The BBC Scotland weather forecaster who wrote the script for Prince Charles's forecast only found out on Tuesday that the royal couple would tour the studio yesterday, as part of their visit to the BBC base in Glasgow.
"We were told it might be wise to have some weather graphics on standby in case they wanted to have a look and we also decided to write an autocue script. We don't normally use a script in weather - we just do it off the top of our heads," Blanchett added.
It was newsreader Sally Magnusson who asked the royal visitors, known in Scotland as the Duke and Duchess of Rothesay, if they would like to have a go at reading the weather before the lunchtime bulletin went on air.
Blanchett said: "Prince Charles seemed extremely happy about doing it so he just stepped in. I showed him where to stand, explained about looking down the camera and how to hold the clicker, and he was utterly charming."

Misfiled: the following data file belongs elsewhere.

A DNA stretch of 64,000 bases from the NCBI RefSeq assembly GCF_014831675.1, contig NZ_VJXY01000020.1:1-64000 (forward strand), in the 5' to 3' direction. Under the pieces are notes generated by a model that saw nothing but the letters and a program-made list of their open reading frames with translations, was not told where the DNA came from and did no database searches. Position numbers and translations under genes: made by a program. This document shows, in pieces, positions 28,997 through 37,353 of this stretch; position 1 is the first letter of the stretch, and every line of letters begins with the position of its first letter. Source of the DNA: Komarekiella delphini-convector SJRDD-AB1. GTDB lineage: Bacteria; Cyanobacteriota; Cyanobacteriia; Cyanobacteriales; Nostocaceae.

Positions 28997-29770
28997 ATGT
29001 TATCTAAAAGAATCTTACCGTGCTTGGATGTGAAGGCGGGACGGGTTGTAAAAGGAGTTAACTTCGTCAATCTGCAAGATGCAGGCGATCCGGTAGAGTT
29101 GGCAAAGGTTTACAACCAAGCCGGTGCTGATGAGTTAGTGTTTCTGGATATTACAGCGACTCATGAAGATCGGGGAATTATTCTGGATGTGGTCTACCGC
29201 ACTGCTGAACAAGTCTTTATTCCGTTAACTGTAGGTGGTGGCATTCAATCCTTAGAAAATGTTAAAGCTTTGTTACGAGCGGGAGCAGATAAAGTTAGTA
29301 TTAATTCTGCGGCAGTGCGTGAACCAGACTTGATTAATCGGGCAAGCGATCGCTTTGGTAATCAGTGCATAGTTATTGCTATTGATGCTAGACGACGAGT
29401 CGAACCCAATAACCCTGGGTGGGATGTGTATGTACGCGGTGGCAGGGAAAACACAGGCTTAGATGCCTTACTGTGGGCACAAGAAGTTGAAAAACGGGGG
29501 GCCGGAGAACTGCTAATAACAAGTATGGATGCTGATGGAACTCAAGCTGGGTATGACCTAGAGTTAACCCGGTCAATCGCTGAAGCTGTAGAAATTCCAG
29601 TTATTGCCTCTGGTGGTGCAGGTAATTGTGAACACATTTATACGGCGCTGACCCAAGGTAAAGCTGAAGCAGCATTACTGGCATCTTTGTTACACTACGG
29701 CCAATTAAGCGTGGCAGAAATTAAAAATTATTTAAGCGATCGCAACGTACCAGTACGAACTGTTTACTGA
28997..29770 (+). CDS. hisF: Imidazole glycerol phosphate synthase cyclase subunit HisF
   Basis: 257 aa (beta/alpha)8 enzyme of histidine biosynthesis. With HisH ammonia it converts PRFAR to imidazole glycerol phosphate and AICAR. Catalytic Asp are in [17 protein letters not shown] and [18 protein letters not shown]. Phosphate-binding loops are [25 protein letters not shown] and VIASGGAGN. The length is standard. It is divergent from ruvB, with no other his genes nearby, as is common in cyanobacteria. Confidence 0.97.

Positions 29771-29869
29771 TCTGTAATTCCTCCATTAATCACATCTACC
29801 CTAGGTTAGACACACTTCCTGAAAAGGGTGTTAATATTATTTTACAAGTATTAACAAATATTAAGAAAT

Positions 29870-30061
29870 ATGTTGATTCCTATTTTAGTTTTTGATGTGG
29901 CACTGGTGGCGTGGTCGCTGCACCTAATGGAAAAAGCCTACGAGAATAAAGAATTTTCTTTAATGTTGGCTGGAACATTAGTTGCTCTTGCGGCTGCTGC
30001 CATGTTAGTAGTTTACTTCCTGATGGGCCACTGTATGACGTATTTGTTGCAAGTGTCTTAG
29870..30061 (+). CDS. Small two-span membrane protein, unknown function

Together with fellow forecasters Gillian Smart and Stav Danaos, Blanchett inserted special references to the royal residences in Scotland.
He said: "Prince Charles hadn't seen the script beforehand. He was just reading it as it appeared on autocue and quite enjoyed the royal references to Balmoral and Dumfries House. He realised [what we had done] as he was going through the script which is why he quipped 'Who the hell wrote this script'."
The video clip was the most popular item on the BBC News website yesterday and went viral around the world. It also led to Prince Charles becoming a trending topic worldwide on Twitter and BBC Scotland trending in the UK.
Blanchett says: "We sort of knew instantly this was television gold because I don't think a member of the royal family has done anything like this before."
The Duchess also had a go at presenting the weather after Charles, although her less impressive attempt was not shown live.
Sixty years and hardly a slip.